[clug] To the bloggers/wikiers

George Bray georgebray at gmail.com
Mon Oct 27 05:06:47 GMT 2008

Hi Andrew,

I've put up a few technical community sites with Plone (http://plone.org),
and found it to be very good.  Not only being reliable, but also accessible
to get people contributing. Like many CMS's, Plone has plugins for
wiki-style editing, comments, forums, galleries, bug-trackers, repositories,

e.g. http://podcastproducer.org

The most important things for me for a technical documentation/collaboration
site were having a decent way to manage and organise the content (so things
don't break when you reorganise it), and giving the users a choice of simple
or advanced in-browser document editor.

It might be overkill for your situation, but it's certainly meets my needs
as a technical editor, and in my experience it's easy to build a
clean-looking site that also functions well for the users.

But Plone is not really an "out there, hands-off" package like blogger, etc.
While you could probably find cheap/free Plone hosting, the python/zope
stack requires the server to have a bit of grunt, and at least 512MB ram.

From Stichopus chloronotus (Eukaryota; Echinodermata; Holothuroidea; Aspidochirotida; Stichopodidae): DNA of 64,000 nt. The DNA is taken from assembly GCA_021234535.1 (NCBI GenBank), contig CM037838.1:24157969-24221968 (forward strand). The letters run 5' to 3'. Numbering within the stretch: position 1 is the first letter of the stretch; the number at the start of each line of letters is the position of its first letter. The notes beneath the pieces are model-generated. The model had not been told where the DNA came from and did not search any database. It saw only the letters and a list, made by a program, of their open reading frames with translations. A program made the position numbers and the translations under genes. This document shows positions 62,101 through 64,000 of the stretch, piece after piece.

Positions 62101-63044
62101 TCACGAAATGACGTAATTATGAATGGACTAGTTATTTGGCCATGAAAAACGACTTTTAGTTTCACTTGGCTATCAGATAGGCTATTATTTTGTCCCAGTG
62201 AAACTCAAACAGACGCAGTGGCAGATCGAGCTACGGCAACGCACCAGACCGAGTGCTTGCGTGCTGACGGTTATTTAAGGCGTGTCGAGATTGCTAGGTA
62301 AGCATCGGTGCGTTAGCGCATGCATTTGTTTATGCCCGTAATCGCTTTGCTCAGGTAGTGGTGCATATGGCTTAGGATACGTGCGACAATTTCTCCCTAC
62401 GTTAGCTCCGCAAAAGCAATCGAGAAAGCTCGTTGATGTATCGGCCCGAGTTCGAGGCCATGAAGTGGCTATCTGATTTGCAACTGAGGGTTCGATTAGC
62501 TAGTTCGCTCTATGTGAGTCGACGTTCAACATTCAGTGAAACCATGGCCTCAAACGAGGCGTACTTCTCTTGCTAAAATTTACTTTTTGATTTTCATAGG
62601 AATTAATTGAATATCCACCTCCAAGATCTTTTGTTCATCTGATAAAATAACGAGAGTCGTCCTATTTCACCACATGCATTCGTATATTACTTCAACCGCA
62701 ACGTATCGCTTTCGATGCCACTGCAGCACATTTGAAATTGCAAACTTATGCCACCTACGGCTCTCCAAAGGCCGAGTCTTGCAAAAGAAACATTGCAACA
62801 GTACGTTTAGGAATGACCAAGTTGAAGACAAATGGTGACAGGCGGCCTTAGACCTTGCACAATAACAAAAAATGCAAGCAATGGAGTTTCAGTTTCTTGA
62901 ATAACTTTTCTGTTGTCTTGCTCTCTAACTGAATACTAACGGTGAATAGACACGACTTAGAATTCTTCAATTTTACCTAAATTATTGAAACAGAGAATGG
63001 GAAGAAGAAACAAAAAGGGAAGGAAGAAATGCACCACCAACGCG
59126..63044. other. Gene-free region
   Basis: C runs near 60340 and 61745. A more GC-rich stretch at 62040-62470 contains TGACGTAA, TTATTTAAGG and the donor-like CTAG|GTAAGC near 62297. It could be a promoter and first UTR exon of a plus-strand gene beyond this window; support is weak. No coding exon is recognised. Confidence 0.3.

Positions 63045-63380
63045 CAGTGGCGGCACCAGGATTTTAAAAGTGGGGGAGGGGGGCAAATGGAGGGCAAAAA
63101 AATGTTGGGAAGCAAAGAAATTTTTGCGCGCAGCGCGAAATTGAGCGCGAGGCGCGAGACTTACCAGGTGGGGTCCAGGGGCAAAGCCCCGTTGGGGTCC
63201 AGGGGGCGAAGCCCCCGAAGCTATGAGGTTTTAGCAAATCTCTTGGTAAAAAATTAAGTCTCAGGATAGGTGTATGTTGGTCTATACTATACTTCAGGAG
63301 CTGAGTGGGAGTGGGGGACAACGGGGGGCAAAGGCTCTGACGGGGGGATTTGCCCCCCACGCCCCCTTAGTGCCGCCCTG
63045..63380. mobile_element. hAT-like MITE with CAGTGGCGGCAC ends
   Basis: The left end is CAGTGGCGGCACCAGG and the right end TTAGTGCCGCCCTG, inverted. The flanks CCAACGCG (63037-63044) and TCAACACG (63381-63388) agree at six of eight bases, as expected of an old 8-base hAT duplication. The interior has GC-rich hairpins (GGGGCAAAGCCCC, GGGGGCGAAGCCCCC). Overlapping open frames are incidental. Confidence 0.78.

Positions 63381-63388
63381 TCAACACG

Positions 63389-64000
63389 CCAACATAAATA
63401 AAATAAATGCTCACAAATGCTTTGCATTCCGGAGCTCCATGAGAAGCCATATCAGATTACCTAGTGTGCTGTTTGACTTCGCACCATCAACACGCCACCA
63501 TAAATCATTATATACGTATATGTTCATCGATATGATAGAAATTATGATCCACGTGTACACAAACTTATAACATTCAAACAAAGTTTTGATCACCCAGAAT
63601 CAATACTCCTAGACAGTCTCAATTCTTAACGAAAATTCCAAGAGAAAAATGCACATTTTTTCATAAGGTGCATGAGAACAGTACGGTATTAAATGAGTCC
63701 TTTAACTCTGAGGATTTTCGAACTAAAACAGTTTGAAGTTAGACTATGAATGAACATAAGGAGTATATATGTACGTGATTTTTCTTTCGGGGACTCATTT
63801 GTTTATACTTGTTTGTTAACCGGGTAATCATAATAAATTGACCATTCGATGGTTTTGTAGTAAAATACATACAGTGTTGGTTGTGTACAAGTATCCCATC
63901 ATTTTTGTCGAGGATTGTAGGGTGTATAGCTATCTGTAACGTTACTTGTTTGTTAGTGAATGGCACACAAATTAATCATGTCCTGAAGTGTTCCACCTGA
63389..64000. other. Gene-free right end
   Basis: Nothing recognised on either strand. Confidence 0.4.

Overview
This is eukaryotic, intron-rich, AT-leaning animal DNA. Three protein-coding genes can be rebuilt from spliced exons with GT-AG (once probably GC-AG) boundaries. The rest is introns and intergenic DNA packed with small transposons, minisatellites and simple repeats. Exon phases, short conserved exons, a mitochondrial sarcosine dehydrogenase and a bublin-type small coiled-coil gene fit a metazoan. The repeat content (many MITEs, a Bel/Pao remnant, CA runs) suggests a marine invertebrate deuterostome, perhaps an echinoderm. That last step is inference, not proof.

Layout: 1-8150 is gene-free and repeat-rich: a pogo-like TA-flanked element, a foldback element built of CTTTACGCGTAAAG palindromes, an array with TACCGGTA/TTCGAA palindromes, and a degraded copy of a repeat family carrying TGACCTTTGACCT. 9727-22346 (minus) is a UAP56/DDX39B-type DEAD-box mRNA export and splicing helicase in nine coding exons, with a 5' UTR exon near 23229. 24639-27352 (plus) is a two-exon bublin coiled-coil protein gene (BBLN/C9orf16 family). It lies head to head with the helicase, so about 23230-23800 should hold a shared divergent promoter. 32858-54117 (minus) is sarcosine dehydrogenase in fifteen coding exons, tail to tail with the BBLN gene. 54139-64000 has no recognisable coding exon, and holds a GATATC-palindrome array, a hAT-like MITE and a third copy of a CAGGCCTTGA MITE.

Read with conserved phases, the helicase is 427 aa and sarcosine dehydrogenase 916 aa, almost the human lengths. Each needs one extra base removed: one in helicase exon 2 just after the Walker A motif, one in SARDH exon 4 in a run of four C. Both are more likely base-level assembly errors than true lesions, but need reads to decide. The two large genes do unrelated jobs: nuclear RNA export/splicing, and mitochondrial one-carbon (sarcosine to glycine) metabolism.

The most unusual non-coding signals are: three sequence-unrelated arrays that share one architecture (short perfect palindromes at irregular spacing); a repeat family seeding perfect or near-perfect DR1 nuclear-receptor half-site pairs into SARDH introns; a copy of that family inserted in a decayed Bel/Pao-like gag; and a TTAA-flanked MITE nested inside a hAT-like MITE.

That probably means dedicating a small server box or VPS to the job.

A Plone site's data store is the built-in zope object DB (not *SQL).
There's tools for full/incremental backups and recoveries.

Layout customisation and "skinning" options in Plone aren't as good or
widespread as Drupal/Joomla. The price you pay for widespread systems is
they're usually done in PHP/MySQL, which usually turns out to be a headache
when PHP needs it's monthly hack patch.

This site http://www.cmsmatrix.org/ is good for comparing different systems.


What do you use?
> --
> Andrew Janke
> (a.janke at gmail.com || http://a.janke.googlepages.com/)
> Canberra->Australia    +61 (402) 700 883
> --

George Bray, The Australian National University, Canberra, Australia.

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